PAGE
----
Routine Calls: Unnecessary Layers


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"A TOC entry for an external routine points to a transition vector
largely so that the calling routine can set up an RTOC with the
called fragment's TOC value. Then, when the called routine
exits, the caller restores the RTOC to its original value,
pointing to the TOC of the calling fragment. This kind
of function call is known as a cross-TOC call."

Note: a possible mixed mode switch ("Call[OSTrap]UinversalProc" --> _Routine) is not shown.

1. Typical compiled code.

Mac OS supports this type of call by exporting glue symbols (like Routine@Symbol shown above) from InterfaceLib.

2. "Xcall" macros.

For multiple calls, this variant has larger code footprints.

3. Calling routines directly (preferred way).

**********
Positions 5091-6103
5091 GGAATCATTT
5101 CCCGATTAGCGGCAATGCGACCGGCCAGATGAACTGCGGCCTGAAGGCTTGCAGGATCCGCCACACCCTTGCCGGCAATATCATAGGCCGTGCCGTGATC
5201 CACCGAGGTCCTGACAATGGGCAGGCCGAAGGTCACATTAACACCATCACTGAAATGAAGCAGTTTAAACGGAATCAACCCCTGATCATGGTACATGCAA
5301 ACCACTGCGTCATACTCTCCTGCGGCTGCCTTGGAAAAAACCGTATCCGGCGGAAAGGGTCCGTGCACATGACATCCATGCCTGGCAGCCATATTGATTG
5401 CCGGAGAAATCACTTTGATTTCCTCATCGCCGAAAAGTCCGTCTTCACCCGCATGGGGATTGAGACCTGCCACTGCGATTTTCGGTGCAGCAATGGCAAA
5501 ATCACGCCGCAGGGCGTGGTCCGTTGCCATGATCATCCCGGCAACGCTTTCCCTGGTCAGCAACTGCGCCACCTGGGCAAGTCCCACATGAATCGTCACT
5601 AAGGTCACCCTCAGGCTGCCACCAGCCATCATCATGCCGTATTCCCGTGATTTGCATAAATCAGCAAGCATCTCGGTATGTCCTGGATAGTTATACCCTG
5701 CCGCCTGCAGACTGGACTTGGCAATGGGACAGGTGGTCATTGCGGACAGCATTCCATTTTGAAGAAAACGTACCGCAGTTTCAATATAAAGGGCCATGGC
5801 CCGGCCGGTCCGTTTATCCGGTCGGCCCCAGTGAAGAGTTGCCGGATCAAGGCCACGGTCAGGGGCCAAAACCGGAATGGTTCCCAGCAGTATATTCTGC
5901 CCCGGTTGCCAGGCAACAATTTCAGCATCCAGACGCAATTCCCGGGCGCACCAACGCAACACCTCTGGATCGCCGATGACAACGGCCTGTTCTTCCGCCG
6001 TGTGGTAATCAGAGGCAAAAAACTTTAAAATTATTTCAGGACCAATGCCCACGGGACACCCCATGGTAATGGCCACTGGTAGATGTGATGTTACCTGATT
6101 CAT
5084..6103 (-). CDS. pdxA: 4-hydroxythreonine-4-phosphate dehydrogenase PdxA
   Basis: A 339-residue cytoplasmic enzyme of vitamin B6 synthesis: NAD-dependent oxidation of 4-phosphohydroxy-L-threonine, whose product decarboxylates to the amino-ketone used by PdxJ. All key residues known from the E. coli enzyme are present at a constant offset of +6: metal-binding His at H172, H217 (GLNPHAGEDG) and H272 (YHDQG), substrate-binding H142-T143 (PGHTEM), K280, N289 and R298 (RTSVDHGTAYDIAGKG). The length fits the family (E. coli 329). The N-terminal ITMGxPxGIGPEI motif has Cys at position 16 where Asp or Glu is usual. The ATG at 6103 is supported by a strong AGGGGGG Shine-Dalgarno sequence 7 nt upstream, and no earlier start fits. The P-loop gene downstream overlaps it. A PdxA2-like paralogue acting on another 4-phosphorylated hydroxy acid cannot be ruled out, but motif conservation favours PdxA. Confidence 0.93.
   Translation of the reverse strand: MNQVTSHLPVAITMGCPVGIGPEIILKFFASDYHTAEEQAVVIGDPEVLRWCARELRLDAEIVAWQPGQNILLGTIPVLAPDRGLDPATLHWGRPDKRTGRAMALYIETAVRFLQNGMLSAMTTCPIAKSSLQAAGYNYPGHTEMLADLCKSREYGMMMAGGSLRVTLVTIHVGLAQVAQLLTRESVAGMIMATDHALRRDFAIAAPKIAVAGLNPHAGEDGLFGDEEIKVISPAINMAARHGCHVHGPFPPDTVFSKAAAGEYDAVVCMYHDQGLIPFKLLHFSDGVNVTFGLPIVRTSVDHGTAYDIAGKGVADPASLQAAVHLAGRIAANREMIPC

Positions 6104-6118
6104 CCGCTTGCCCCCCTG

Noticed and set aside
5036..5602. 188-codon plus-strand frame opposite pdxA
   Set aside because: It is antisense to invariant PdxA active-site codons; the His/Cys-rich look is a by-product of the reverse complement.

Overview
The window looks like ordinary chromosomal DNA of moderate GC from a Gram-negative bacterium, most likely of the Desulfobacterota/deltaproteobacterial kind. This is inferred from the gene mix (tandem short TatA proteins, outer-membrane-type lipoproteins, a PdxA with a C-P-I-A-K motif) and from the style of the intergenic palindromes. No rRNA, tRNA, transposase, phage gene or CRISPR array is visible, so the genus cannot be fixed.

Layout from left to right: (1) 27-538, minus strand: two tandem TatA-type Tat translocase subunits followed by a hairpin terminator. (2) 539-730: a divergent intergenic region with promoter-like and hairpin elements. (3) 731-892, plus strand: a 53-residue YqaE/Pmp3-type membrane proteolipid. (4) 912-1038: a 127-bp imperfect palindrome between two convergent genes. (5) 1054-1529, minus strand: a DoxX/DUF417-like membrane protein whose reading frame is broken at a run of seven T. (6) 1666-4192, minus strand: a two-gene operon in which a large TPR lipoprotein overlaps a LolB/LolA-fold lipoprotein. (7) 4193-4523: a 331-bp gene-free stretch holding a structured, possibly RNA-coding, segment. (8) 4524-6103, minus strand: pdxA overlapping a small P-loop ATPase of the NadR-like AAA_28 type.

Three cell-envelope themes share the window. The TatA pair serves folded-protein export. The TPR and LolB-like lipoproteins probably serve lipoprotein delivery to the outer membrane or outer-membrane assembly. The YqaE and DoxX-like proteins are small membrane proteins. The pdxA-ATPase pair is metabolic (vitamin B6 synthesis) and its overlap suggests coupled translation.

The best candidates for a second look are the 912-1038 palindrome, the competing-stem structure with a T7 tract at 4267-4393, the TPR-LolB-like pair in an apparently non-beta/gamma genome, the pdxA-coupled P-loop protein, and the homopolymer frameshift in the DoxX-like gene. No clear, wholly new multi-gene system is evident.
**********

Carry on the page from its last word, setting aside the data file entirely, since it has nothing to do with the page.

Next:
We can just get the trap address and treat it as an UPP. The trap tables are defined to contain UPPs, either addresses of real 68K code, or addresses of a routine descriptor.

Warning: because enough space must be allocated on the stack to hold all parameters (whether they are passed in PPC registers or not), be sure to leave and generally ignore $40 or even more (as for SFPGetFile via CallUP) "mandatory stack bytes". For example, stack space $0(sp)...$3F(sp) is enough to hold 10 parameters: registers GPR3...GPR10 plus two parameters on the stack ($38(sp): param9, $3C(sp): param10).

As a result, the number of branches, imports and occasions when the processor would or may stall while executing a code have been minimized. In loops, cross-TOC preparation [lwz rD,CallUP(rtoc); lwz rtoc,4(rD); lwz rD,0(rD)] is invariant code and can be moved out of loop body. For applications, it is possible to load addresses and TOCs of CallUP/CallOSTrapUP into non-volatile GPRs once at initialization stage and then use them globally.